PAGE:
Liu, J., Le, J.L., Yang, H.: Numerical simulation of hypersonic flowfield around sphere model and experimental verification. Exp. Meas. Fluid Mech. 16(1), 67–79 (2002). https://doi.org/10.3969/j.issn.1672-9897.2002.01.011

  6. 6.

    Zander, F., Gollan, R.J., Jacobs, P.A., Morgan, R.: Hypervelocity shock standoff on spheres in air. Shock Waves 24(2), 171–178 (2014). https://doi.org/10.1007/s00193-013-0488-x

  7. 7.

    MacLean, M., Holden, M.: Catalytic effects on heat transfer measurements for aerothermal studies with CO2. 44th AIAA Aerospace Sciences Meeting and Exhibit, Reno, NV, AIAA Paper 2006-0182 (2006). https://doi.org/10.2514/6.2006-182

  8. 8.

    Doraiswamy, S., Kelley, D., Candler, V.G.: Vibrational modeling of CO2 in high-enthalpy nozzle flow. J. Thermophys. Heat Transf. 24(1), 9–17 (2010). https://doi.org/10.2514/1.43280

  9. 9.

    MacLean, M., Dufrene, A., Holden, M.: Spherical capsule heating in high enthalpy carbon dioxide in LENS-XX expansion tunnel. 51st AIAA Aerospace Science Meeting Including the New Horizons Forum and Aerospace Exposition, Grapevine (Dallas/Ft. Worth Region), TX, AIAA Paper 2013-0906 (2013). https://doi.org/10.2514/6.2013-906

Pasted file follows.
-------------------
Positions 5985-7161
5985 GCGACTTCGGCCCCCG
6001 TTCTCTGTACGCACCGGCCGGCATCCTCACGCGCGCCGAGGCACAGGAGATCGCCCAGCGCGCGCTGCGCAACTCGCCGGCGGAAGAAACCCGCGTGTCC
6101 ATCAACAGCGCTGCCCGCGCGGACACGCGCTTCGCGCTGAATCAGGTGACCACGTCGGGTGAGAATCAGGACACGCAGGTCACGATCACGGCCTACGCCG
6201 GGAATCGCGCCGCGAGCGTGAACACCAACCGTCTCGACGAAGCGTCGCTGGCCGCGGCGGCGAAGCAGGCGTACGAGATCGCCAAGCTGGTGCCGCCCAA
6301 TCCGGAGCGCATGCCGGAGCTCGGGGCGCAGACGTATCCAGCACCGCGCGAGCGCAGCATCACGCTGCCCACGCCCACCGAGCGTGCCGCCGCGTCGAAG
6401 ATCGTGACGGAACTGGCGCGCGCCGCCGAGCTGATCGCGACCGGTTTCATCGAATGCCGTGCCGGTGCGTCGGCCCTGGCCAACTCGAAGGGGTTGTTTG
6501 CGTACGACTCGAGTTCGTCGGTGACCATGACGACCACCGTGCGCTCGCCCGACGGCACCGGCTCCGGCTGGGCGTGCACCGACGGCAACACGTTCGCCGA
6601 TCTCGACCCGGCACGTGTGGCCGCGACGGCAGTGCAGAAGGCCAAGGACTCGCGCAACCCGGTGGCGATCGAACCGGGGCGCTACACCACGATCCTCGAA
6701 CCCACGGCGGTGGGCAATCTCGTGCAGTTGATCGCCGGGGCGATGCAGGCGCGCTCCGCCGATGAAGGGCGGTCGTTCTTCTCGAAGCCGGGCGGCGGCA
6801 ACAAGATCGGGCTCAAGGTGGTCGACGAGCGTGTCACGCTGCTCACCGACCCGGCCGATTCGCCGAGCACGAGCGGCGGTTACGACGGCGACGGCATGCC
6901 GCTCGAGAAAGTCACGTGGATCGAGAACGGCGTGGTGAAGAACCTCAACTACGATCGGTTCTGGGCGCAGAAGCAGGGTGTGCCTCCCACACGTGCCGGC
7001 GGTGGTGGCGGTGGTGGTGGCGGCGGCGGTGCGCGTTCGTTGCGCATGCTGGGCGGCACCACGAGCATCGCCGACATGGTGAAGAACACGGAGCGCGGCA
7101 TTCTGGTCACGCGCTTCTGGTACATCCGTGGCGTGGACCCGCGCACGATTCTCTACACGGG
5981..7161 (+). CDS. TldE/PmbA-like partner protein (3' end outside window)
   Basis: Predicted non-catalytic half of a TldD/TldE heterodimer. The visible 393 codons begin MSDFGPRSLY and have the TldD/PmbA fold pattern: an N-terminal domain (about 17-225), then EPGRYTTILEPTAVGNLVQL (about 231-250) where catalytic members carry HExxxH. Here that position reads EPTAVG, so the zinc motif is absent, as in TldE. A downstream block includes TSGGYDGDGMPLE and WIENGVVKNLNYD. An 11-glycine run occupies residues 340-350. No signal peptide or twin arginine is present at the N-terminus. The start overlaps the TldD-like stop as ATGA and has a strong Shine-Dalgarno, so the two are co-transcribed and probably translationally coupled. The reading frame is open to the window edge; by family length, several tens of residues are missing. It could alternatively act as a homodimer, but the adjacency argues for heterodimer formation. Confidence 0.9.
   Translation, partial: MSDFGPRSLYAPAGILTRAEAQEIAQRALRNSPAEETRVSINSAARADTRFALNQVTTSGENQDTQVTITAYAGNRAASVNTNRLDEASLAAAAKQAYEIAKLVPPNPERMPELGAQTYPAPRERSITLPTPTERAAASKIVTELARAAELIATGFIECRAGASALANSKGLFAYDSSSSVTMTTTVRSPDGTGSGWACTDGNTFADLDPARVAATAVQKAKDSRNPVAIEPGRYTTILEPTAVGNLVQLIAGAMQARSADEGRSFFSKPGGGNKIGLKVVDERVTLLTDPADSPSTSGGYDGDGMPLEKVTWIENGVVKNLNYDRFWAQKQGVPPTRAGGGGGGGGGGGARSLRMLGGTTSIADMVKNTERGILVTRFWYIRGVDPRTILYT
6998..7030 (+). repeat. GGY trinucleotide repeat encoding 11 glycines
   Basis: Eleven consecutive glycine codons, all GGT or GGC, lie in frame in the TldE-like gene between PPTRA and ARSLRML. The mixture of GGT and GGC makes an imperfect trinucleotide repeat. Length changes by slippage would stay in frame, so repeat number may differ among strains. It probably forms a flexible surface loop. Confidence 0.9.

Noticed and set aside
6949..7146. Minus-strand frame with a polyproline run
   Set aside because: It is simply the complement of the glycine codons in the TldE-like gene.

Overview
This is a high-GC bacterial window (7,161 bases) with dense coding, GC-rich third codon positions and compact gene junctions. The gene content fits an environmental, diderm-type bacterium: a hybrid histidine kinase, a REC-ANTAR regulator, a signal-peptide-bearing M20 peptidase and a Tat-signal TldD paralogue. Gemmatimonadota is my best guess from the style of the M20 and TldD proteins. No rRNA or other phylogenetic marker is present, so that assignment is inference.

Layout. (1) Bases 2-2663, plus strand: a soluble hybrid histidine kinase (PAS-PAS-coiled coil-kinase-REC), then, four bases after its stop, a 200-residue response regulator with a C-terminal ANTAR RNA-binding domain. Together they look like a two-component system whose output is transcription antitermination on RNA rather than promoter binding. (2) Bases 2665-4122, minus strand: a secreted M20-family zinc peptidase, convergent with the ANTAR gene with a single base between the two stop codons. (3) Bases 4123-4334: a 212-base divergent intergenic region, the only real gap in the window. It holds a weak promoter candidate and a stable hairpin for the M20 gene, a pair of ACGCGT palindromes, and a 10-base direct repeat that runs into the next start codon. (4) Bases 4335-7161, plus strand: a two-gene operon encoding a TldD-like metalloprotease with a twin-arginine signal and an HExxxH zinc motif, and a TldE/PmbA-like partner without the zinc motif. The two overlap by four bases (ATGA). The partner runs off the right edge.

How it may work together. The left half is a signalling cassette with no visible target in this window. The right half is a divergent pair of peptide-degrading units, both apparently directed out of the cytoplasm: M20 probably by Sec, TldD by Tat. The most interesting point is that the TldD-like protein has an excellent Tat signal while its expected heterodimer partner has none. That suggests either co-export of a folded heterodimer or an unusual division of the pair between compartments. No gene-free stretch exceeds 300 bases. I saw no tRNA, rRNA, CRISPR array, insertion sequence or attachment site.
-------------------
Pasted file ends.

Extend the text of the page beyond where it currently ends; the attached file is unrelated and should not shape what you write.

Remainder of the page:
10. 10.

    Sharma, S.P., Park, C.: Survey of simulation and diagnostic techniques for hypersonic nonequilibrium flows. J. Thermophys. Heat Transf. 4(2), 129–142 (1990). https://doi.org/10.2514/3.155

  11. 11.

    Park, C.: Assessment of two-temperature kinetic model for dissociating and weakly-ionizing nitrogen. J. Thermophys. Heat Transf. 2(1), 8–16 (1988). https://doi.org/10.2514/3.55

  12. 12.

    Kay, R.D., Netterfield, M.P.: Thermochemical non-equilibrium computations for a Mars entry vehicle. 28th Thermophysics Conference, Orlando, FL, AIAA Paper 93-2841 (1993). https://doi.org/10.2514/6.1993-2841

  13. 13.

    Suzuki, K., Abe, T.: Thermochemical nonequilibrium viscous shock-layer analysis for a Mars aerocapture vehicle. J. Thermophys. Heat Transf. 8(4), 773–780 (1994). https://doi.org/10.2514/3.611

  14. 14.

    Furudate, M., Suzuki, T., Takayanagi, H., Fujita, K.: Three-dimensional aerodynamics study for Mars aeroshell in nonequilibrium flow. 10th AIAA/ASME Joint Thermophysics and Heat Transfer Conference, Chicago, IL, AIAA Paper 2010-4647 (2010). https://doi.org/10.2514/6.2010-4647

  15. 15.